Investment Behaviour of Farmers Across Indian States: Determinants and Impact on Agriculture Income

  • Seema Bathla
  • Yashi Kumari


This study examines the investment behaviour of farmers using the decennial National Sample Survey Debt and Investment Survey (Schedule 18.2) from 1981 to 2012. It begins with an analysis of spatial trends and variations in the composition of fixed capital expenditure followed by factors that determine investment in agriculture and its impact on farm income. The analysis reveals a phenomenal increase in per household investment from Rs. 2133 in 1981–82 to Rs. 6993 in 2012–13 at 2004–05 prices. Of this, residential land and buildings constitute a sizeable share at 68% followed by farm business at 23.3% and non-farm business at 8.7%. Capital expenditure on residential land and buildings has grown at a much higher rate (4.7%) compared to that in farm and non-farm businesses (2.52 and 3.31%), respectively, during this period. Growing urbanization, expansion in industrial activities and low income from cultivation may have made investment in land lucrative relative to farming. A changing investment priority of farmers has implications for agricultural growth as it is done at the expense of farm assets. A slight upturn in investment in farm business has taken place during the 2000s, but its composition continues to be dominated by irrigation structures, transport and machinery and implements. Large interstate and farm size disparities in capital expenditure continue to persist. Further, nearly 86% of farm investment is carried out through loans of which the share of institutional borrowings is 63.4%, which should be scaled up. The empirical analysis based on three-stage least squares lends support to these findings as investment in agriculture is found to be adversely affected by farmers’ changing preference and positively by institutional borrowings and public investment. Private and public investments together with favourable incentive structure and infrastructure development exert positive and significant impact on agricultural income. The study emphasizes on upholding farmers’ interest in agriculture in view of rapid changes in their investment priorities. For this, role of the respective state government stands imperative in scaling up resource allocation and institutional credit to agriculture.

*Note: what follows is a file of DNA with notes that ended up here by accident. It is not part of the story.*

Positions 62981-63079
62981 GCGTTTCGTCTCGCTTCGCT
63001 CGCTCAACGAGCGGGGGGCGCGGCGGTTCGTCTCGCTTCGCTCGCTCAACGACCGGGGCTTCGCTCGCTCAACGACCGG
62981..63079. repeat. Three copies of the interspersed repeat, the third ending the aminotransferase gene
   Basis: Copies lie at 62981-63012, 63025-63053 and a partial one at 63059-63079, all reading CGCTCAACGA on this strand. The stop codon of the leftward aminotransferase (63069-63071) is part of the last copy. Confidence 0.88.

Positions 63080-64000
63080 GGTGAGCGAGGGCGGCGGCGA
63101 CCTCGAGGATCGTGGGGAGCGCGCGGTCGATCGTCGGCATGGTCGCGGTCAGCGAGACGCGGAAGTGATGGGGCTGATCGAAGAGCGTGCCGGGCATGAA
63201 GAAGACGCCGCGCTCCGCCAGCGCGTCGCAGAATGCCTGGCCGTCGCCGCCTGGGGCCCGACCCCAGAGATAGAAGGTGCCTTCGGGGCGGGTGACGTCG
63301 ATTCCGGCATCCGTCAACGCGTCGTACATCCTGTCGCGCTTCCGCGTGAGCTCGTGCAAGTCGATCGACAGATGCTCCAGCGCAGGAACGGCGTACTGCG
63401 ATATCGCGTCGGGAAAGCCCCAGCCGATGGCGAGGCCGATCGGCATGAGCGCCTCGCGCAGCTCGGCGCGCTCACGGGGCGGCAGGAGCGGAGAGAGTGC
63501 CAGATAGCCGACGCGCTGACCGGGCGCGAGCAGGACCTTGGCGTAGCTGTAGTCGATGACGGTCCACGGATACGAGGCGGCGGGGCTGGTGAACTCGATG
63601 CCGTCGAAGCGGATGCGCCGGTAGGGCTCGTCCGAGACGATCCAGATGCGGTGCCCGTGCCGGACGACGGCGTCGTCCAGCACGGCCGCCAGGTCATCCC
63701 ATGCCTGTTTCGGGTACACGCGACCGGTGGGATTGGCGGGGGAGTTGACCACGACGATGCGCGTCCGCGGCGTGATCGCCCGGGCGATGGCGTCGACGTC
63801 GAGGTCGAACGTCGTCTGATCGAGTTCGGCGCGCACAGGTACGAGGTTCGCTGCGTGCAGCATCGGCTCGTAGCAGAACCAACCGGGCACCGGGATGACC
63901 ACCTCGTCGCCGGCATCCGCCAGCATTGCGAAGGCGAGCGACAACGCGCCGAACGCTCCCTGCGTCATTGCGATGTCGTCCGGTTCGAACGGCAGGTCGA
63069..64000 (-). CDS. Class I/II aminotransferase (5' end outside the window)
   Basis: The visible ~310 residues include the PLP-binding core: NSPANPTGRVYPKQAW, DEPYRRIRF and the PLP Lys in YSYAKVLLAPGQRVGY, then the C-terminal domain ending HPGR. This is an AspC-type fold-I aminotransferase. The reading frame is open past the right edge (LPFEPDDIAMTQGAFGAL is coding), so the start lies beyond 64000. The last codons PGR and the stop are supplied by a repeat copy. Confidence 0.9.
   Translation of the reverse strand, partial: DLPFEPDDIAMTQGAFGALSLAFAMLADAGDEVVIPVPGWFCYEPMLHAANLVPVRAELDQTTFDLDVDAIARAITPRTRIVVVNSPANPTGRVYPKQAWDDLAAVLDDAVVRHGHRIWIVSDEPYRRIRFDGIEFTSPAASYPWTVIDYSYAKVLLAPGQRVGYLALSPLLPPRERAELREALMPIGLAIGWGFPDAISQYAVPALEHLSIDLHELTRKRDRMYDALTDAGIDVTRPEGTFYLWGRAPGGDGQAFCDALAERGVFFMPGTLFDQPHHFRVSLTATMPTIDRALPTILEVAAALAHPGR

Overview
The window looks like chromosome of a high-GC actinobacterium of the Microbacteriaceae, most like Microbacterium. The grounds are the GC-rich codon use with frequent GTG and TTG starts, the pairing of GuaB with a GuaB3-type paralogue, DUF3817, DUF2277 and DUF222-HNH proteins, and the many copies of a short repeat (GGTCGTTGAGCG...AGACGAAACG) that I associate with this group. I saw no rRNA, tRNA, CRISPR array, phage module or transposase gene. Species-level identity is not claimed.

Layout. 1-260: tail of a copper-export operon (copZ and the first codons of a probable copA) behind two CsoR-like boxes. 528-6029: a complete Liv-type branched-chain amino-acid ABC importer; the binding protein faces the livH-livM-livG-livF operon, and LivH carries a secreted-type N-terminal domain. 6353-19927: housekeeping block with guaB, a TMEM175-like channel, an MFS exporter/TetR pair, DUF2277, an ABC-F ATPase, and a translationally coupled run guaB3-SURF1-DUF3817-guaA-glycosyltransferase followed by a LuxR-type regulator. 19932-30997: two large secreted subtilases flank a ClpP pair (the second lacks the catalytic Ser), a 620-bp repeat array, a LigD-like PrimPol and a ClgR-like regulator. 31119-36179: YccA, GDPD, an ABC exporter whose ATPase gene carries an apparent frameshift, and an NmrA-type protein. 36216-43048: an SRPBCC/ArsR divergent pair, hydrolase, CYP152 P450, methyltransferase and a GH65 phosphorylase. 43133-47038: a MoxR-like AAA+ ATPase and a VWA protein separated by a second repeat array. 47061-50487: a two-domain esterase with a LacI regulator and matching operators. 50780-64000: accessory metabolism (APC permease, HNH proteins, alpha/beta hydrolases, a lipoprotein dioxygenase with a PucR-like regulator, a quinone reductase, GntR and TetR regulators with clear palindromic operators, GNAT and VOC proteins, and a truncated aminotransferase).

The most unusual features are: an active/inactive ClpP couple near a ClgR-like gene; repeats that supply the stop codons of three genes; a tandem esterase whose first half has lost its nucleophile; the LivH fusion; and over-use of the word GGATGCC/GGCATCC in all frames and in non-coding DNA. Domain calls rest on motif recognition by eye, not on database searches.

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© Springer Nature Singapore Pte Ltd. 2017

Authors and Affiliations

  1. 1.Centre for the Study of Regional DevelopmentJawaharlal Nehru UniversityNew DelhiIndia

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